Now the energy industry has turned its face to the sun and wind, and is embracing alternatives to fossil fuels, what’s next for renewables?
We spoke to two alumni and a current Cambridge MBA candidate about their experience with alternative energies and their predictions for trends to watch.
Thomas Grant (MBA 2014), co-founder of Cambridge Energy Partners.
Cambridge Energy Partners is a solar energy company which has developed the world’s first all-in-one solar generator that is modular, mobile, and tracks the sun, offering even remote locations cost-effective and low-risk solar power.
For Thomas, energy trends to watch, for entrepreneurs especially, are:
Re-deployability allied to emerging economies. Solar and wind energies are set to be big in developing economies. They are the ultimate wireless technologies and are likely to mirror telecoms like mobile and wireless, which have been an enormous success in these economies. It’s a growing trend to finance small generative units in places like Africa, but the re-deployability of the assets is key for cash-strapped emerging economies. The opportunities lie in getting renewable energy into remote areas via special re-deployable equipment that can be moved on to another site when the need arises.
Rental fleets. These allow customers to rent infrastructure instead of having to fund the up-front cost of buying it. This asset-as-a-service, or ‘power by the hour’, model is set to grow and could be especially attractive to emerging economies.
Bi-facial solar panels. These are being developed to produce energy from both front and back and will increase panel output by 30 per cent, especially when used with trackers. This is very new – they have only gone into production this year (2018) but they are set to transform the industry.
Gunnar Herzig (MBA 2015), founder of CLIFI.
CLIFI is a financial advisory firm specialising in investment opportunities in offshore wind energy.
Gunnar’s trends to keep an eye on are:
Offshore wind investment opportunities. There is substantial and growing interest in this form of energy among institutional investors and this means there are opportunities in the finance advisory space. These institutions have deep pockets but are not so knowledgeable about the industry yet, so they need help to make the right investments. Many are looking to ally with the big utilities who can’t fund from the balance sheet and are seeking co-investors. Over the past five years this trend has been developing and is set to keep on growing.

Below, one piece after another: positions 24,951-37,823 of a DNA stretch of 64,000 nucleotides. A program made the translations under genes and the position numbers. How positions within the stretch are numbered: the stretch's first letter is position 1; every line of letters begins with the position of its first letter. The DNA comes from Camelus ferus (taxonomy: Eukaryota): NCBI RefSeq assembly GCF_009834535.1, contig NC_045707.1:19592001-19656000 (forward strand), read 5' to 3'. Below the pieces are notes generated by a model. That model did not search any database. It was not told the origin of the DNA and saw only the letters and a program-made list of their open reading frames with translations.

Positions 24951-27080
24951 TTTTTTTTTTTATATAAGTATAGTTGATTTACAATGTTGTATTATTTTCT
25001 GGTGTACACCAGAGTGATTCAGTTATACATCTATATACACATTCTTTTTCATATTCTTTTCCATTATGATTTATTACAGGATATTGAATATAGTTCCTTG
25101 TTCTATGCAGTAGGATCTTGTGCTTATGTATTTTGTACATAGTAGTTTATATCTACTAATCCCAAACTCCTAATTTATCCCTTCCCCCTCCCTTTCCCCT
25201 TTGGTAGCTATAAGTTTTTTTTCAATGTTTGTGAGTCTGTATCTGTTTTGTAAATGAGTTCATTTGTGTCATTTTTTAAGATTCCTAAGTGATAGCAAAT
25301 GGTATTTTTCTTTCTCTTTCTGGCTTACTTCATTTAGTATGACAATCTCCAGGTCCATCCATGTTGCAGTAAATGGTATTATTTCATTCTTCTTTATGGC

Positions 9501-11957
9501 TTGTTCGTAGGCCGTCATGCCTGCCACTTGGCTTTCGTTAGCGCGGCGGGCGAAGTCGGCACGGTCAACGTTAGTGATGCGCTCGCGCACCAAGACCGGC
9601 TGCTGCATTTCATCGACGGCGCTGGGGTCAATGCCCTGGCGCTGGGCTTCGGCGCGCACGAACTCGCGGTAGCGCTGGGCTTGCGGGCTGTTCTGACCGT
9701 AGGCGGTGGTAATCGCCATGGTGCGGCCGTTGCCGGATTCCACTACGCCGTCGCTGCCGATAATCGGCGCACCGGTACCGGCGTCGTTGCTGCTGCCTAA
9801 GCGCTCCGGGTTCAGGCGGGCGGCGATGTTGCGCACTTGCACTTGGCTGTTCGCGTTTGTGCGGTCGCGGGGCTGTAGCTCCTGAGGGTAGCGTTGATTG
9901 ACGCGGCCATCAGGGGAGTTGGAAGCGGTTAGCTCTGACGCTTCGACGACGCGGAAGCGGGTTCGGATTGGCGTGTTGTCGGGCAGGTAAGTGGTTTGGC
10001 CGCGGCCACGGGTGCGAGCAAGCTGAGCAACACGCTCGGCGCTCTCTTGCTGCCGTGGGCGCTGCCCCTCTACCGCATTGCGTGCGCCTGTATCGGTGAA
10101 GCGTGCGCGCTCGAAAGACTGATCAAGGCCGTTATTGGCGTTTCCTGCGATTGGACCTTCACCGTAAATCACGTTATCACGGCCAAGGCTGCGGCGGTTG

Technology/market match. Returns from onshore wind and photovoltaic have reduced in the more mature markets like the UK, Denmark, Germany and Holland. So investors have two choices – they can either look at traditional established technologies like onshore wind and solar in new, emerging markets, or they can consider less traditional technologies such as offshore wind in the established European markets.
Floating foundation offshore wind. An exciting new development to watch. Instead of bottom-fixed foundations, floating foundations support turbines via mooring lines connected to the seabed. This means they are independent of water depth – currently a limiting factor for conventional foundations. Deep-water coastal regions like the US west coast, Japan, Portugal and Spain, will be able to take advantage of floating foundation offshore wind. There are lots of opportunities here for entrepreneurs – especially those with an engineering background.
Tadashi Kubo, current MBA student.
Tadashi is getting ready for the post-MBA launch of H24E Innova – a power generating and storage system which uses a patented ultra-short pulse laser (USPL) to split water and seawater into hydrogen and oxygen to generate and store renewable electricity.
Tadashi’s trend tips centre on hydrogen:
Hydrogen is the renewable of the future. It is superior to battery life as hydrogen energy density is higher than battery – it allows cars a range of around 500 kilometres where batteries can only give 100-200 kilometres before they need recharging. Charging time is also a lot faster, less than five minutes, while charging batteries takes hours. Toyota has already commercialised hydrogen fuel cell vehicles, called Mirai, from 2014. H2-powered vehicles can complement electric vehicles to achieve a broad decarbonization of the transport industry.
Hydrogen storage. Hydrogen is very scalable, and storage can be less expensive than for batteries. However effective storage is not easy so there are entrepreneurial opportunities in developing ideas for this. Storage of the excess power generated by renewables is a big trend too – using hydrogen storage to balance out supply and demand makes sense so this could be big. The UK, Germany, Japan, China, South Korea, and the USA are the main countries looking at investing in hydrogen development.
Hydrogen-powered drones. The range of drones is currently limited by battery power. With hydrogen power they would have a much longer range – two to three hours flying time – and this could be a game-changer for the delivery industry, surveillance, inspections, and for large farming operations. Hydrogen is especially suitable for vehicles with higher frequency usage with little downtime, such as in fork-lifts, boats and ships, trucks, drones, trains, and more. Amazon is already using hydrogen for its forklifts in its enormous warehouses so a big corporate move to hydrogen could be revolutionary in coming years.
In a power-hungry but carbon-weary world, the opportunities in the renewable energy sector are only set to keep on coming, and for entrepreneurs it’s an exciting time to make a difference to the world.